NEW YORK, March 19 (Reuters) – U.S. Treasury yields followed German government bonds higher on Tuesday morning, as the U.S. Federal Reserve’s interest rate policy-setting meeting began.
The mood among German investors improved more than expected in March, a survey by the ZEW research institute showed on Tuesday, as a potential delay to Britain’s departure from the European Union buoyed sentiment. British lawmakers voted overwhelmingly last Thursday to seek a delay in Britain’s exit from the European Union.
The benchmark German 10-year Bund yield was up 3.4 basis points at 0.113 percent, driving the 10-year Treasury note yield up along with it by 2.6 basis points to 2.627 percent.
“We got a little stronger data out of Europe overnight,” said Justin Lederer, Treasury analyst and trader at Cantor Fitzgerald. “That was the catalyst that started the selloff in Treasuries.”
“There have also been a few sizeable block trades over the last hour or so that have escalated the selloff. But it looks like at least for right now, we have hit lows,” he said.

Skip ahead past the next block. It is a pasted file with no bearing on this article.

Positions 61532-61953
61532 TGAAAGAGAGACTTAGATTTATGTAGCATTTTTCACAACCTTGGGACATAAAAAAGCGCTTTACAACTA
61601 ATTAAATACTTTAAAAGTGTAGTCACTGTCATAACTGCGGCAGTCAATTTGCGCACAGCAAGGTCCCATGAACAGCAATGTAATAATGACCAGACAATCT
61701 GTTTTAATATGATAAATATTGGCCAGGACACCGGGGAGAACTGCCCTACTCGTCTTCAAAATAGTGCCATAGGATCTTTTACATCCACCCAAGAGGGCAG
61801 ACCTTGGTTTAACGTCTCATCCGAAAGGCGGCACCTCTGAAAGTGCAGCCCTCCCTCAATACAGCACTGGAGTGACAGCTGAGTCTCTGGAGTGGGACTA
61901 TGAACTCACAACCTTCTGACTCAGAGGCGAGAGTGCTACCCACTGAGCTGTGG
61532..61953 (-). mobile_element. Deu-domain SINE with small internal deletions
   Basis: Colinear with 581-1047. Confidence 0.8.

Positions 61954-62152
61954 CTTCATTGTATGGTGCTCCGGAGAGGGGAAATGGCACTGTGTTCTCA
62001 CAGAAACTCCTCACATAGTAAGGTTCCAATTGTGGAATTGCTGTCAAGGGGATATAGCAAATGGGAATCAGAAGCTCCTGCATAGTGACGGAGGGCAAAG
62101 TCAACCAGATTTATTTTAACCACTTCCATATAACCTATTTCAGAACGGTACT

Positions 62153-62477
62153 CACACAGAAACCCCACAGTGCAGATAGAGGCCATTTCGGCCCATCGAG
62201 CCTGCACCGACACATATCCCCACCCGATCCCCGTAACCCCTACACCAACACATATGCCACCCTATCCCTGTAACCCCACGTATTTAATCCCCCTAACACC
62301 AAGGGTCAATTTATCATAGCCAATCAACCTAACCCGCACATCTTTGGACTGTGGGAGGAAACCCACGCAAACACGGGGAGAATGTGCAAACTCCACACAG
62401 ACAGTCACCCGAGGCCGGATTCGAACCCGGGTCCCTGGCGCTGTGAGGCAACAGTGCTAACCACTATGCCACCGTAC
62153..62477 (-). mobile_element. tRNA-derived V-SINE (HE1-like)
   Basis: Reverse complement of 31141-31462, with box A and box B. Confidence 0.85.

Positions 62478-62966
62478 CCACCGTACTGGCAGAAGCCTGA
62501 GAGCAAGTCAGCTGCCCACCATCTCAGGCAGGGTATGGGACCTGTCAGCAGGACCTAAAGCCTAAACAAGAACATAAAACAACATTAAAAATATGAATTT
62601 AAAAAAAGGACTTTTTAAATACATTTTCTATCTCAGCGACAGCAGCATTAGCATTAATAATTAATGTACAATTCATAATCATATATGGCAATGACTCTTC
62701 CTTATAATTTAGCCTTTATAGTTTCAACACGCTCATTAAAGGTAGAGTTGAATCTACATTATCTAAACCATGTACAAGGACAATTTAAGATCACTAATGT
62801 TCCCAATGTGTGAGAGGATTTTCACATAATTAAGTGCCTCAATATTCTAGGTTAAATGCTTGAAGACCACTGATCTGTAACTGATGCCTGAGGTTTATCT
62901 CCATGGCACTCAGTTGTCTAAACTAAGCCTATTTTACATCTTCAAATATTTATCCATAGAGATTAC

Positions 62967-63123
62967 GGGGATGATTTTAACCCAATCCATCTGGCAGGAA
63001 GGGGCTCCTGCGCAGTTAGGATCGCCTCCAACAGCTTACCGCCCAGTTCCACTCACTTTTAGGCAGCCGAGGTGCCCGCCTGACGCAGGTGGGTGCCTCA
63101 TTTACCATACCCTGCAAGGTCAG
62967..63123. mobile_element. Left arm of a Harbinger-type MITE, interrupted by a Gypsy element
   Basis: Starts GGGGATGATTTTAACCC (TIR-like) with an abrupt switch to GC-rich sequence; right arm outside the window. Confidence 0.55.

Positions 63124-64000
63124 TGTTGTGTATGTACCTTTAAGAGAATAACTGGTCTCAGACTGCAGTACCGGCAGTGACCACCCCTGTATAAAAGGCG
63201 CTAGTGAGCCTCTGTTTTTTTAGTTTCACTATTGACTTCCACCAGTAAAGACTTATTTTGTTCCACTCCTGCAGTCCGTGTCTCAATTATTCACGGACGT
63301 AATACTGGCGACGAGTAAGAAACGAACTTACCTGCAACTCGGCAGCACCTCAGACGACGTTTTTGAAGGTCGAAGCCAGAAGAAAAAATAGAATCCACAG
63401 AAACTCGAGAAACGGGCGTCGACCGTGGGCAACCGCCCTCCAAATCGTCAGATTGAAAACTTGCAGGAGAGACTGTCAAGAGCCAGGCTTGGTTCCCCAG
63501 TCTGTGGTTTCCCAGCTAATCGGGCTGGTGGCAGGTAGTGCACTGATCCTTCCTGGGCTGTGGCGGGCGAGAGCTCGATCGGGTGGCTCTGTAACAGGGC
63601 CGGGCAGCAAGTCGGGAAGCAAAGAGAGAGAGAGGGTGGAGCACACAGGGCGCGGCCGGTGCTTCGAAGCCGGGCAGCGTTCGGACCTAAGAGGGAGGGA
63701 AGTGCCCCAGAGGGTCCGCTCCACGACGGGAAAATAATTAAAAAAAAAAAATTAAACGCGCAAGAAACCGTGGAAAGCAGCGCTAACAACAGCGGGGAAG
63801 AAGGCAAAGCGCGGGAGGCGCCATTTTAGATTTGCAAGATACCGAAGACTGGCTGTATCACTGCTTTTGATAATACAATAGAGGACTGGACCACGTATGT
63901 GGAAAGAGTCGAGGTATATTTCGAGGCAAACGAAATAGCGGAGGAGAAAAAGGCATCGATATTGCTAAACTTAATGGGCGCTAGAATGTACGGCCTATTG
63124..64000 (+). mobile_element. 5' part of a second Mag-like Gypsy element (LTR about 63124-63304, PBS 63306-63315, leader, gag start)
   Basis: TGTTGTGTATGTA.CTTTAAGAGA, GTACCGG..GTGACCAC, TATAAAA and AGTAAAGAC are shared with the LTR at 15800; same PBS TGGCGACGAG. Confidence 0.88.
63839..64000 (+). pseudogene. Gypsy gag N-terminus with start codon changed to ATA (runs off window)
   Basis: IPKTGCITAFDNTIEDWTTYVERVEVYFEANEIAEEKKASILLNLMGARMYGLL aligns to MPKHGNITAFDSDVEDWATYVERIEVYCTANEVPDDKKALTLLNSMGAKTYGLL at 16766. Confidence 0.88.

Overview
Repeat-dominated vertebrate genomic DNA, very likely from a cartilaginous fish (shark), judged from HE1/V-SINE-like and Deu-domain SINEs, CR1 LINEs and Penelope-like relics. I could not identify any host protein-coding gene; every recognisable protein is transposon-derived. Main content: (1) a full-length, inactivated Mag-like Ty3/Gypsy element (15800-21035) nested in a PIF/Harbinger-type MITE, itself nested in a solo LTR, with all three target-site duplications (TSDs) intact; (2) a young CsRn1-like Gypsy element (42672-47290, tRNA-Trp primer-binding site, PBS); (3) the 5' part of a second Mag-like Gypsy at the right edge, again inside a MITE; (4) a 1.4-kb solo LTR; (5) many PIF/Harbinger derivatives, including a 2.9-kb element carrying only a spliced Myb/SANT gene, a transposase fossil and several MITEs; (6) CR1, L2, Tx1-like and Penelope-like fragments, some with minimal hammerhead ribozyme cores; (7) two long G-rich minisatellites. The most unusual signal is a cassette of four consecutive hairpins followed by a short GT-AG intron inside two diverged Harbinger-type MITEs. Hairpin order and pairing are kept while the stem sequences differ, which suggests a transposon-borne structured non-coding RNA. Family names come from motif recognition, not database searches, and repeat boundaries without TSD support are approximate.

At its two-day meeting beginning Tuesday, the Federal Open Market Committee is widely expected to hold rates steady, with a 98.7 percent probability it will keep rates at the 225-250 basis-point level, according to CME Group’s FedWatch tool. Weak data published this month, including the government’s employment report for February, which drastically missed expectations, has supported the Fed’s pause in rate hikes.
In January, the Fed pivoted from hiking rates quarterly to pledging patience before making more moves. Fed Chair Jerome Powell has also said the central bank could stop shedding bonds this year.
Although unchanged rates have been priced in by the market, investors will be watching to see if the FOMC’s dot plot, which shows individual committee members’ rate views for the coming three years, aligns with the patient approach expressed by the chair and vice chair. Investors will also be looking for details on whether the central bank will continue to shed bond holdings from its balance sheet.
“I don’t expect any major moves ahead of tomorrow’s FOMC. I think a lot of people are looking towards that to see what’s in store, how the dots play out,” said Lederer.
The two-year Treasury note yield, which is a proxy for investor expectations of interest-rate hikes, was up 0.6 basis point at 2.462 percent. At the other end of the maturity range, the 30-year yield was up 3.6 basis points at 3.046 percent. (Reporting by Kate Duguid; Editing by Bernadette Baum)
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